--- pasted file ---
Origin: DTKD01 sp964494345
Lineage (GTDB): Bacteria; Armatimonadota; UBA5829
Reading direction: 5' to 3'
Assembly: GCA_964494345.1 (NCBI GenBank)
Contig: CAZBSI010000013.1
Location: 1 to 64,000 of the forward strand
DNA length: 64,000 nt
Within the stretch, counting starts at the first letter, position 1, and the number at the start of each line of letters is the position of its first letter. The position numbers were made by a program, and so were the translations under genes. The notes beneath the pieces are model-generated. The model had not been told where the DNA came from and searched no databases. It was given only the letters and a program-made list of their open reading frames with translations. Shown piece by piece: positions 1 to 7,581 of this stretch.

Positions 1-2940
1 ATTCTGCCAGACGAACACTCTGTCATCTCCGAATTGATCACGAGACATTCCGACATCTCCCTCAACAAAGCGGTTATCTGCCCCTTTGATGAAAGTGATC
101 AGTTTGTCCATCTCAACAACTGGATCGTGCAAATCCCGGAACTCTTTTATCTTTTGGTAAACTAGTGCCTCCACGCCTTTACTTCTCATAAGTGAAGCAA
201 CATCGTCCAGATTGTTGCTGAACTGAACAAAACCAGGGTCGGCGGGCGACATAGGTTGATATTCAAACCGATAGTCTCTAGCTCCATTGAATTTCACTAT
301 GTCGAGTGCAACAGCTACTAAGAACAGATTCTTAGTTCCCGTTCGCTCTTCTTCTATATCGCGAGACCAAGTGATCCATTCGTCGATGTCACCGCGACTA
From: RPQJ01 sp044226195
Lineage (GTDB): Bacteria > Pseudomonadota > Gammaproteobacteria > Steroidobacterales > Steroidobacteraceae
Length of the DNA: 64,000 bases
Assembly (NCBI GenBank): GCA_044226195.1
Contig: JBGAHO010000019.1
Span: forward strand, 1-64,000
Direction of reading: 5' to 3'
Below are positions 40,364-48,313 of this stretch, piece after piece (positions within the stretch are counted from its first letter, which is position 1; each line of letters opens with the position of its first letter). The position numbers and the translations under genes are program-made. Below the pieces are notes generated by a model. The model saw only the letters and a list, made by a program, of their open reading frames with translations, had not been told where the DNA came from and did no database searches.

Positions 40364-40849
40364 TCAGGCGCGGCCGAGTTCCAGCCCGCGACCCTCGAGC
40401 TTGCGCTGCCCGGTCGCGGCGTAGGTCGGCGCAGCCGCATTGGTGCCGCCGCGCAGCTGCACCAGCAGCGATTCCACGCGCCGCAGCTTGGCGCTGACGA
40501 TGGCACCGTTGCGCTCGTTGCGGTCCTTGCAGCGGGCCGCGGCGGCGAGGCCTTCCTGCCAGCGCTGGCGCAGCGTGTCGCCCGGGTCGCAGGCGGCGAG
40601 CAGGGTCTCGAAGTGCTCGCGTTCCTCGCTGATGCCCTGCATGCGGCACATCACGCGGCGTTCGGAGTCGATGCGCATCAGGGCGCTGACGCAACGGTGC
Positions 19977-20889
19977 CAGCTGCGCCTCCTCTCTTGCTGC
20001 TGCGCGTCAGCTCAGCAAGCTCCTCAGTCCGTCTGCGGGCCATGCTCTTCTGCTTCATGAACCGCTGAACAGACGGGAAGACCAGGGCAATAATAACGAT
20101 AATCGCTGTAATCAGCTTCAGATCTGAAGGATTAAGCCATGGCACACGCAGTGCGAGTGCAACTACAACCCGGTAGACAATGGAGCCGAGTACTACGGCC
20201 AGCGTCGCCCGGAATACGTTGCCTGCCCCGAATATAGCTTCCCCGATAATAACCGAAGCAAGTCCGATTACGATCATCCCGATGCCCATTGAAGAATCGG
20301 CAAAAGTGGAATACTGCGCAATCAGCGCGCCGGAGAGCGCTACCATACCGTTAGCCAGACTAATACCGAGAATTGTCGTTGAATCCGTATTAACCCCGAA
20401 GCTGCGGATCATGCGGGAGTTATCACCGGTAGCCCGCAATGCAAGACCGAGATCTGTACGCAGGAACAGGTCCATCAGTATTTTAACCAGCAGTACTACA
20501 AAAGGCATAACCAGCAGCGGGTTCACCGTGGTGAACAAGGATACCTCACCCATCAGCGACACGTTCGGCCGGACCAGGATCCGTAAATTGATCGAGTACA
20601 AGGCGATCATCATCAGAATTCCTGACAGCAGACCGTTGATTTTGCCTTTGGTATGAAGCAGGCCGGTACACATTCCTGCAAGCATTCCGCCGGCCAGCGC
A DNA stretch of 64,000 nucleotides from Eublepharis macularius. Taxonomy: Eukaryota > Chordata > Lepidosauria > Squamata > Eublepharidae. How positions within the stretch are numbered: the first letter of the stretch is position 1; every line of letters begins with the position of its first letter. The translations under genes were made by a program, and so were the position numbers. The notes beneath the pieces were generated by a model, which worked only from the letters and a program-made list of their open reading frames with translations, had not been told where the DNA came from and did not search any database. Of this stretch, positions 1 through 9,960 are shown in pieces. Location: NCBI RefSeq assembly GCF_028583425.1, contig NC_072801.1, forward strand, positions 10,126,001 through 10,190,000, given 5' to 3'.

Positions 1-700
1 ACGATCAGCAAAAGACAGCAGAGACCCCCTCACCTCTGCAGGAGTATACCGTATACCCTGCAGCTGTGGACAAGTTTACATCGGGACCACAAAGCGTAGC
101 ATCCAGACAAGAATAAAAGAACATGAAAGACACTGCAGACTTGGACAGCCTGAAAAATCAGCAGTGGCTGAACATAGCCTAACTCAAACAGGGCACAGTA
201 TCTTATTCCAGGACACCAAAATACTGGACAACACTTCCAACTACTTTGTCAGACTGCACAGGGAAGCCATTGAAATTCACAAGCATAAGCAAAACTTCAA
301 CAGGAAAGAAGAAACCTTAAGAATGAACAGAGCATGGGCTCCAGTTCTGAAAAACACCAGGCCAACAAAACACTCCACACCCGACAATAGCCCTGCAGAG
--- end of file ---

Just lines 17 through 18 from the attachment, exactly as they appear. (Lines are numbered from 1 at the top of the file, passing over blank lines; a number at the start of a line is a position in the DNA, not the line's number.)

Assembly (NCBI GenBank): GCA_044226195.1
Contig: JBGAHO010000019.1